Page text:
What Happened to Kickstarter?
Some of you are no doubt wondering why we are on Indiegogo instead of Kickstarter where we originally started. Well, here’s what happened:
Creating a Kickstarter project (or any crowd sourced funding project) is a major undertaking. Much as one might like to think it’s a matter of a few hours, communicating well takes time. Furthermore, Kickstarter is known for having very specific guidelines that determine whether or not your project is approved. Unfortunately, there seems to be no way to “test the waters” before going to all the work of putting a project together. They’ll only evaluate your submission, once it is substantially complete.
So we took the risk, and did the work. Our team scrutinized the Kickstarter guidelines. We looked at hosts of other projects both successful and otherwise. We checked out what project owners were saying in the community about their Kickstarter projects and our team put together what we felt was a project that could not be denied. Sadly, after all that work, we received the following reply:
Thanks for taking the time to share your project with Kickstarter.
We review projects to ensure they meet our Project Guidelines (http://www.kickstarter.com/help/guidelines), which define how Kickstarter can be used. They express our commitment to being a platform for projects in the creative arts.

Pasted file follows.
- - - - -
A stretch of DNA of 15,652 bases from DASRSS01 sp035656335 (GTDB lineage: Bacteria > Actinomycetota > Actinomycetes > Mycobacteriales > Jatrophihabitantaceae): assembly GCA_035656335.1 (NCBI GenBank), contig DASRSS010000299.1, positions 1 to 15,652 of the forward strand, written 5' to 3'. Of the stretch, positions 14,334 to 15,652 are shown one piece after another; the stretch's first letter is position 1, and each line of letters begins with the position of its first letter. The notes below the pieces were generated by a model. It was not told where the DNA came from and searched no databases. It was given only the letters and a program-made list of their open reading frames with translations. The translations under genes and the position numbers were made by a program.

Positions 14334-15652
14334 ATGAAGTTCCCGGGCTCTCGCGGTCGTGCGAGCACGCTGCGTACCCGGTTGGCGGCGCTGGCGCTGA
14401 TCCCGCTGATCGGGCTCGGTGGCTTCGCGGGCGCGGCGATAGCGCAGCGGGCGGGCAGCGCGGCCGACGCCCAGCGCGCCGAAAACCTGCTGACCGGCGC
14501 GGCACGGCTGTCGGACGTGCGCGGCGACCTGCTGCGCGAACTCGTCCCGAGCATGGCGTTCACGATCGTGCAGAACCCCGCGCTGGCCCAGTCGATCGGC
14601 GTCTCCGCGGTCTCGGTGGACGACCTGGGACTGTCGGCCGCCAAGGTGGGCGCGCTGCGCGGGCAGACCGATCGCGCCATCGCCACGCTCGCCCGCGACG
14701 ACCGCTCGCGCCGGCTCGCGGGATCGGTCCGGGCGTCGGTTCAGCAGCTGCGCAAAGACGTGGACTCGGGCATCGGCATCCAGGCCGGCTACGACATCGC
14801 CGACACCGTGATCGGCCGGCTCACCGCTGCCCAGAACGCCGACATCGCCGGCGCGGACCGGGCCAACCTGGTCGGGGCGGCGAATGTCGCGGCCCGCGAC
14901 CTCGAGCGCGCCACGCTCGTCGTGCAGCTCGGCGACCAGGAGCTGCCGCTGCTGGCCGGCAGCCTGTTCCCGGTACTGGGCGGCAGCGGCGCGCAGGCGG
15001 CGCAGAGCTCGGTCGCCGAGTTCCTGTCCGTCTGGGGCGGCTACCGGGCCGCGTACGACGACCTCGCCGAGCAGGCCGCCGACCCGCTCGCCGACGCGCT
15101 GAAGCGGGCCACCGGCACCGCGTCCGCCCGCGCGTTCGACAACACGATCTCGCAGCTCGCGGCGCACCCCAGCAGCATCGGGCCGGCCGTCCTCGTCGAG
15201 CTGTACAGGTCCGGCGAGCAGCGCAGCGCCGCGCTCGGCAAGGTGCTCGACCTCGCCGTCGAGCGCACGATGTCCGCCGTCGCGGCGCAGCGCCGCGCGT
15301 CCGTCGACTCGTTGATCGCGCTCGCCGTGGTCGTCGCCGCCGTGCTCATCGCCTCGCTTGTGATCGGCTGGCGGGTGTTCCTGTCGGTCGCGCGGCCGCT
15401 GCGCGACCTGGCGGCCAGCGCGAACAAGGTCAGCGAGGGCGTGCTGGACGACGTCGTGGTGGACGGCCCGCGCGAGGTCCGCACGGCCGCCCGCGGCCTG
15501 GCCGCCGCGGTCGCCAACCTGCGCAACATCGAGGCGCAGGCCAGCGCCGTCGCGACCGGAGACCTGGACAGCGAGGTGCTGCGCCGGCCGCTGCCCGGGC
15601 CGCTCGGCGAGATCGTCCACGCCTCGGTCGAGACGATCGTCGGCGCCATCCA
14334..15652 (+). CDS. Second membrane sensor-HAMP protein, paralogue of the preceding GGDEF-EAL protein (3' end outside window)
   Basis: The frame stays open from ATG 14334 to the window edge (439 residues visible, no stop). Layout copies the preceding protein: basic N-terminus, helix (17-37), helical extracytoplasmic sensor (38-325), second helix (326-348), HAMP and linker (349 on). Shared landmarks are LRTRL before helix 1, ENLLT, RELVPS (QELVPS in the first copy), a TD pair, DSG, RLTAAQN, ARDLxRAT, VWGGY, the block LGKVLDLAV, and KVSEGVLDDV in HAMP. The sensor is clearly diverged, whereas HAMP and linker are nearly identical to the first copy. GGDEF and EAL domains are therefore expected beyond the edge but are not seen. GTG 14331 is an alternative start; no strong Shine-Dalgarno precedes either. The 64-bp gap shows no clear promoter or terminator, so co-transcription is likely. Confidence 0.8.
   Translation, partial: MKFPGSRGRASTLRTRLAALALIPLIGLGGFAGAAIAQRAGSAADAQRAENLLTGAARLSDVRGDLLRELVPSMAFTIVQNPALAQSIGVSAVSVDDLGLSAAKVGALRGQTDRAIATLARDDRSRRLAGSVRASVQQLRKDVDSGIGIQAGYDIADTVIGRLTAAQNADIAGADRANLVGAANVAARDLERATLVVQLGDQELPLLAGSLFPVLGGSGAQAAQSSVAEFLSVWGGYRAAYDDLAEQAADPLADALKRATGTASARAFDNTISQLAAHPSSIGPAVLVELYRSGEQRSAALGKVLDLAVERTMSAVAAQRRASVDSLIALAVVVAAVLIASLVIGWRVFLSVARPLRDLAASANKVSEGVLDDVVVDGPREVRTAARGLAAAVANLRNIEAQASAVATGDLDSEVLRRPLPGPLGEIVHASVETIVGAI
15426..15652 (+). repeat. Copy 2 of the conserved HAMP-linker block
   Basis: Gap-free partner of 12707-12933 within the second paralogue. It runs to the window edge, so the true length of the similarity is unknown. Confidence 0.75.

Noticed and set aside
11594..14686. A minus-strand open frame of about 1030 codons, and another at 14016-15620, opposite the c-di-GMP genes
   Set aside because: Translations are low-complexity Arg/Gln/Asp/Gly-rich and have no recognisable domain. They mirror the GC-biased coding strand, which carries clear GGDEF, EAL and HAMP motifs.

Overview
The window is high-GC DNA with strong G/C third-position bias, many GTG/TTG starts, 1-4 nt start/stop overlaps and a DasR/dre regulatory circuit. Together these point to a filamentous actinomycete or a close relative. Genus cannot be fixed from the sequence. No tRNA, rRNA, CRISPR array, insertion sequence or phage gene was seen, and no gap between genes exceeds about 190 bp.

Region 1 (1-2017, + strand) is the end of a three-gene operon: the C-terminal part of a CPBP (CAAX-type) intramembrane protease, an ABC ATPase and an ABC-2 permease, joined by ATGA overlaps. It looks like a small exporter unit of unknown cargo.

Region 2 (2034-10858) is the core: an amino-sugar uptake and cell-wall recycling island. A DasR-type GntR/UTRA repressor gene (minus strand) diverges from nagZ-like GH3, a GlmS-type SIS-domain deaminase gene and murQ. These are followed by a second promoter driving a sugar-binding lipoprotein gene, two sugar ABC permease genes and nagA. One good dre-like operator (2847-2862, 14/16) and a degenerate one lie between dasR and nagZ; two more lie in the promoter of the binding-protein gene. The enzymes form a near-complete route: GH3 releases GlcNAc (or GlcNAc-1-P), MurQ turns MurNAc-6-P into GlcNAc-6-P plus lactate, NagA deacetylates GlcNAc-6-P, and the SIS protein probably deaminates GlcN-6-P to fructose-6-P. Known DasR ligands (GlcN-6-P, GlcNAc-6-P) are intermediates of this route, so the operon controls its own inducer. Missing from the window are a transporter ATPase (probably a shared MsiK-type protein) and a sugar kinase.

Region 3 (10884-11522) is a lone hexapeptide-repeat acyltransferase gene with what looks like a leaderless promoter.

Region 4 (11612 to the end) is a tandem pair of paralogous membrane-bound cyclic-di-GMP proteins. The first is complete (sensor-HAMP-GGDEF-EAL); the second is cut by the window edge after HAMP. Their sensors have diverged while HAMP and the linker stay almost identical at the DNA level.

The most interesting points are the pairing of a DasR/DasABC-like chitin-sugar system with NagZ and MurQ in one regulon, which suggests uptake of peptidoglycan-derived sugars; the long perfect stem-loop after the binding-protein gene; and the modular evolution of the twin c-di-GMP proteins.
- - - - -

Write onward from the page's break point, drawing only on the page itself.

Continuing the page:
Unfortunately, this project does not meet our guidelines. In the Design & Technology categories we have a “form as well as function” aesthetic focus that we apply to all project submissions. In short, we’re looking for projects that are either anchored in the art and design world or the hacker/maker community. You’ll see this listed in our prohibited items and explained in our Product Design & Tech guidelines. This isn’t a judgment on the quality of this project, just a reflection of our focus.
We wish you the best as you continue to pursue this endeavor. If you have future projects that meet our focus, we hope you’ll consider Kickstarter again.
If you feel that your project meets the Kickstarter Project Guidelines, you can submit an appeal for reconsideration. [Appeal link removed]
We were very surprised, and of course submitted our appeal. They only provide 500 characters for an appeal, but we tried. Here’s what we said in exactly 500 characters:
The link, went to a page on this site, where we explained further why we thought our project was a good fit for Kickstarter, and what we thought we could do to make it fit even better. We have no idea if they followed the link and read it. Four hours later, we received the following reply: